A Primer on 3 Types of Email Autoresponder Campaigns

A Primer on 3 Types of Email Autoresponder Campaigns

Following are the three types of autoresponder campaigns you might want to consider setting up: Sequence emails Don’t presume that just because readers bought your ebook that this is all they want to know about. At this point, split the readers into two groups: those who bought the book (Group A), and those who didn’t (Group B). Meanwhile, Group B receives the occasional automated email like Group A got, but they also get other emails with different content about other services you provide, including links to content with more information such as a video. Those in Group B who click on the book link show they’re still interested in the book and, potentially, your personalized service but just may not be ready yet. Webinar autoresponder email series Webinars are very popular for marketers who like to show their followers how they can carry out something in their business that will help them make more money. In the earlier lead-nurturing email example, a webinar can be offered at some point for Group A because they showed the most interest in the product. You can then send an email inviting readers to attend a webinar where they can see the service in action and how it can help them decide on hiring you. Once the webinar is over, get the list of attendees — including those who didn’t attend — and create separate channels for each group. If your short-term subset group members clicked on the replay link but didn’t click on the provided link to get your service, send an automated email several hours later, asking if they’d like to have a consultation to know more. From there, if no actions were taken, you can move nonresponding people into another email channel to receive regular emails of interest in products and services you have to offer, including emails that just offer valuable content without any sales approach.

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A Primer on 3 Types of Email Autoresponder Campaigns

The following excerpt is from Robert W. Bly’s book The Digital Marketing Handbook. Buy it now from Amazon | Barnes & Noble | iBooks | IndieBound

Whenever one of your prospects or customers clicks on a link and makes a purchase, signs up for a newsletter or membership in your program, or even when first subscribing to receive your email, there should always be a response sent via autoresponder from you to show your appreciation for their efforts.

Simply put, an autoresponder is software or SaaS (software as a service) that sends a sequence of emails to a person who has taken some action. You write the emails, enter them into the autoresponder system, set the action that triggers the sending of the autoresponder email series, and also schedule when each effort goes out.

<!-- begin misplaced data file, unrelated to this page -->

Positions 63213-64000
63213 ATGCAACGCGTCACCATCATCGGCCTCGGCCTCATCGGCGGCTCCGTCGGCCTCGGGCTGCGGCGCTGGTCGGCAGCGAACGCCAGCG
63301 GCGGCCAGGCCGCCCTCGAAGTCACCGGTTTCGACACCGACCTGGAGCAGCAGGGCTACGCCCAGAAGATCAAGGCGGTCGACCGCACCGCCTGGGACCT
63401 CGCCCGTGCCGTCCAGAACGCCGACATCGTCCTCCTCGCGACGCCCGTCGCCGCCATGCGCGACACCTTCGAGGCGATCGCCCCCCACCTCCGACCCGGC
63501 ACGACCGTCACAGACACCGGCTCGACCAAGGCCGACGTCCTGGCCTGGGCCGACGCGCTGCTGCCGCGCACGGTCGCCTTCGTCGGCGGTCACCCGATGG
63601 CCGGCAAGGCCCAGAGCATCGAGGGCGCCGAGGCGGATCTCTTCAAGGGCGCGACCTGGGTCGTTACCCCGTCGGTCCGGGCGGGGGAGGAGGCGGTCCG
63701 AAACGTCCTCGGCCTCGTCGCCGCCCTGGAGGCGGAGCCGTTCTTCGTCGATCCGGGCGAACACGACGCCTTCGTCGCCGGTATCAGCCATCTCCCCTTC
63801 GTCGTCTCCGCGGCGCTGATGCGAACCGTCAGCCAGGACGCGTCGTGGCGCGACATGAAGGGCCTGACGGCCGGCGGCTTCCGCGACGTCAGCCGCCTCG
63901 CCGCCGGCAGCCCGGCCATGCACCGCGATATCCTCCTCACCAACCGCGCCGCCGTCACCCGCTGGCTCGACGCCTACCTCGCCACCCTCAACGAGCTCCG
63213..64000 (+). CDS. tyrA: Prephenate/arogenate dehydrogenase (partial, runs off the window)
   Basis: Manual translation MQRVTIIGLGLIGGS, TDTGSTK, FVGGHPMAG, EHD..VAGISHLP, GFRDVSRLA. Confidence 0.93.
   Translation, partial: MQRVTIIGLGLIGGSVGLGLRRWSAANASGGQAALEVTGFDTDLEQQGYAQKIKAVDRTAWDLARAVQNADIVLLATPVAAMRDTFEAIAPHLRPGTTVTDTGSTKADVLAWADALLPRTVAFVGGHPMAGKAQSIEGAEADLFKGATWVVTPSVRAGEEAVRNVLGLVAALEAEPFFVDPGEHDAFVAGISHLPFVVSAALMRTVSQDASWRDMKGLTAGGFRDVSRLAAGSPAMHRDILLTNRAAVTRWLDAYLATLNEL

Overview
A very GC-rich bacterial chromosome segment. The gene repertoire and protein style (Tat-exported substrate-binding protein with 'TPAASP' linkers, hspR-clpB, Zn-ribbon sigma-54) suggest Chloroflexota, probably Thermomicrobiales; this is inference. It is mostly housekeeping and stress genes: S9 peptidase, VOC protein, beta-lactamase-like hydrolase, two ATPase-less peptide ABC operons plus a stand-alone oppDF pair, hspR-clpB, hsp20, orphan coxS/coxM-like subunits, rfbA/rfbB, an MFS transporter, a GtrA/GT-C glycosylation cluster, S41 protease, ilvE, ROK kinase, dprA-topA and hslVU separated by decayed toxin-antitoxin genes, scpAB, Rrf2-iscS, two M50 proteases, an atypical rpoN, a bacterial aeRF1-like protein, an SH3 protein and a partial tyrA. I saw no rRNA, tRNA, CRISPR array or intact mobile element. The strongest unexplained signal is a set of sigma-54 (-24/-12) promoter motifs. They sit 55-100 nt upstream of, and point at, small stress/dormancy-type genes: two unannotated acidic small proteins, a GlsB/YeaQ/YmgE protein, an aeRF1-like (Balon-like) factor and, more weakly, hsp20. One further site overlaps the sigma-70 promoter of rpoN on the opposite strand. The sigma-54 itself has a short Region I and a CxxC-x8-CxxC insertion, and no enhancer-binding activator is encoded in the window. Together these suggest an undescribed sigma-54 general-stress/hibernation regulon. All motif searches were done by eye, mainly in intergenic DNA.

Following are the three types of autoresponder campaigns you might want to consider setting up:

Sequence emails

Don’t presume that just because readers bought your ebook that this is all they want to know about. For instance, if your ebook was about canning fruit, you could do a sequence of emails, with one on the best types of cookware to do canning with, the next email on types of natural pesticides to use on your fruit in the garden before picking them for canning, a third email on how to optimize soil mixtures for best fruit production, and so on.

You could set up a whole automated sequence email campaign on just that leading to a landing page for your new book that incorporates all that information — and more. You can call it, “The Complete Guide to Growing and Canning Your Fruit.” The goal with sequence emails is to keep customers interested in the information you have to share – and the products you have to sell.

Lead-nurturing (drip) autoresponder emails

People who sign up for your emails probably fit into several groups: those who are ready to buy something from you, those who are thinking about it but want more information, and those who are interested in being on your list but don’t know if they want to buy anything right now.

For these readers, sending out automated emails on interesting subjects related to your products and services is the most important part of keeping readers engaged with your brand and learning more about what you offer.

Here’s how a drip email campaign would work: Let’s say you had a recent campaign to capture more leads by offering a free white paper that discussed one of the components of the new service you’re offering.

Once you’re captured these leads, send this new group a…

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